So when I received a belated Christmas gift of "Venus in the Kitchen" (first printing 1952, Great Britain) last week, my first reaction centered on how well the giver knew me - after all, it's not going to suddenly make me cook more often - when I realize its real charm is the era, the locale and the language.
Allow me to point out that the introduction is by Graham Greene. Yes, that Graham Greene. Go on, call me the third (wo)man.
Let us - shall we? - go to page 80 for Pie of Bulls' Testicles that begins by instructing the cook to "take four of them and boil them in water and salt before you strip them of their membranes." Then there's layering inside the crust: sliced ham, sliced testicles, mince. Repeat.
But here's the real secret: "Add, before shutting the pie, a glass of wine. Put it in the oven and serve hot."
And let's talk standard measuring devices: Cut your celery into pieces about a finger long.
The reason to try the recipe for goose kidneys? "Made into croquettes cooked lightly in the oven, is admirable for warming cold spirits."
Because, honestly, who among us hasn't been plagued by cold spirits at some point?
Snails a la C.C.C. N.I. advises, "Feed your snails for a fortnight on milk. This is not difficult, you have only to put the snails in an earthen vessel and cover it with a lid. Every morning, just pour a glass of milk on the snails."
The only thing I ever poured on snails was salt and it wasn't pretty or delectable.
The next morning, take your guts, cut some of them into thin slices.
Snails a la C.C.C. N. III comes with the most enticing incentive of all: "An old friend ate this dish in Boldigidinga when he was there and declares that he found himself at least 10 years younger!"
Like fancy moisturizers, except with more hyperbole.
Remove all the outer skin of the breast of mutton and wash it well.
Appealing as Scalloped Crab sounds, it comes with the caveat: "Not very invigorating."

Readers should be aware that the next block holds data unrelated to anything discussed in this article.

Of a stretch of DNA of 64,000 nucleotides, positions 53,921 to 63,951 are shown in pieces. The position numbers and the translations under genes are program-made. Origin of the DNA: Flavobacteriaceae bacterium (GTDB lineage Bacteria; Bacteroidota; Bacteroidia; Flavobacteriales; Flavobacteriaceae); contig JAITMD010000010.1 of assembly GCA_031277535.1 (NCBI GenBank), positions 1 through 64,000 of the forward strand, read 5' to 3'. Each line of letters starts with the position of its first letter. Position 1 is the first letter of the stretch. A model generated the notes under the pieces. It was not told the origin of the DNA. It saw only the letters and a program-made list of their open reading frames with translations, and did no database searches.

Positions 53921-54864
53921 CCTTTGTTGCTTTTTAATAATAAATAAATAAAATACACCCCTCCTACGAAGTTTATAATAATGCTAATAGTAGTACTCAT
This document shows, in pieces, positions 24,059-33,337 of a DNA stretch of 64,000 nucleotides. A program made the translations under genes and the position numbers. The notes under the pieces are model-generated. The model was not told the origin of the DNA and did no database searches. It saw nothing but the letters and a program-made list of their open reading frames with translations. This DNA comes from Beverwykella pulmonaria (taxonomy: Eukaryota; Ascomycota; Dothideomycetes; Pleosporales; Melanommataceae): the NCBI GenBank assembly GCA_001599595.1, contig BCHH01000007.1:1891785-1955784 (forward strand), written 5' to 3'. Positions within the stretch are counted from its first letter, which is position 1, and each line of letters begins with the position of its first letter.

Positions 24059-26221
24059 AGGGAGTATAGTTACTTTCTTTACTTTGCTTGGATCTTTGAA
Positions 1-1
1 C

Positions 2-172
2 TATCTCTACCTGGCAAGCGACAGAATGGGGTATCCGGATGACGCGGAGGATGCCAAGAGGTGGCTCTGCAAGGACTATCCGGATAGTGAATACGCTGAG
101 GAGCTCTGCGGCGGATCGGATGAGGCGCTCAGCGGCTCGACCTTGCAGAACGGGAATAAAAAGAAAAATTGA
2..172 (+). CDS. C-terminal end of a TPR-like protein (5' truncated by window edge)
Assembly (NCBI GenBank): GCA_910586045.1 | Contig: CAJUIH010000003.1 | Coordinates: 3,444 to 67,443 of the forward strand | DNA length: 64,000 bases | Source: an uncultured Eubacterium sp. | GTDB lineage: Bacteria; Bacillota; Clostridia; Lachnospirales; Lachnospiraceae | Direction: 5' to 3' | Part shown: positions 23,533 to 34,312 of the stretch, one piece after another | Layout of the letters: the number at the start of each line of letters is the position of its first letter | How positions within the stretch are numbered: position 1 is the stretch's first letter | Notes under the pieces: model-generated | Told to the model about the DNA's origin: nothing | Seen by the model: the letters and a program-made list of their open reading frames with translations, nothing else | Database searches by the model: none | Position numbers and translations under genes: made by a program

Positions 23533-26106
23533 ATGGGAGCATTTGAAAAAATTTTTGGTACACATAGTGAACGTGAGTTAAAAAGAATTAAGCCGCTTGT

Well, then, why exactly would I bother?
Under "turkey with pickled pork and onion" the recipe notes: Jews of a certain age could profit by this, if it were not for the pork.
Duh. Between stating the obvious and wondering what the hell they're talking about, this sounds both presumptuous and prejudicial. Neither is appealing.
Lest you over-estimate the power of Oysters in Champagne, heed the advice of the recipe: "Not everybody cares to treat oysters in this fashion."
My only question is, why not?
And, given that we're smack in the middle of Valentine's season, how about a recipe for Skink (a reptile aphrodisiac)?
The skink is lauded as a stimulant by many ancients. The difficulty will be to find it. But if someone chances to be in Africa or Arabia, he will be able to do so."
Assuming there's no ban on incoming non-natives, that is.
Of Langouste a l'Americaine, the author advises: "Monselat declares that if the chaste Joseph had been given this dish by Potiphar's wife, she would not have been snubbed on that memorable occasion."
Of course I'm dying to know what occasion that was.
The recipe finishes with, "Arabs still make use of it; the ancient Greeks did likewise, and Pliny the elder has left us a Roman recipe which differs from the one here given."
But it also doesn't tell you any details on that Roman take on skink.
A big eel is necessary, from which you remove the inside. Wash well and skin, leaving the head attached to the skin. Put the skin in vinegar and water, and leave it there until you have done the next operation.
For those curious about that operation, it involves boiling the flesh, de-boning it and pulping the flesh in a mortar. Before you know it, you're serving it hot, sprinkled with sugar and cinnamon.
Baked eels does at least come damned with faint praise: Nothing can be better for those who like eels.
And because we live in an era of increasing nationalism, there is, "Americans of a certain age, if they cared more for game than they do, might learn to appreciate the mildly stimulating effects of this puree."
They might if they weren't such idiots.
And don't even consider trying Puree of Celery given its descriptor, "Rather banal, I venture to think."
Then we eliminate that recipe from the book entirely, no?
Consumme Viveur includes the enticing statement, "Very stimulating, indeed," while Crayfish Soup is labeled "an approved aphrodisiac."
Appropriately, the book ends with Tonic Wine, which marries wine with juniper berries, Peruvian bark and bitter quassia, which is then mixed with bitter orange syrup.
Drink a Madeira glass of this every day. Warmly recommended by an aged friend.
Warmly accepted by same. But the Venus reference? Hopefully yes, but not perhaps in the kitchen.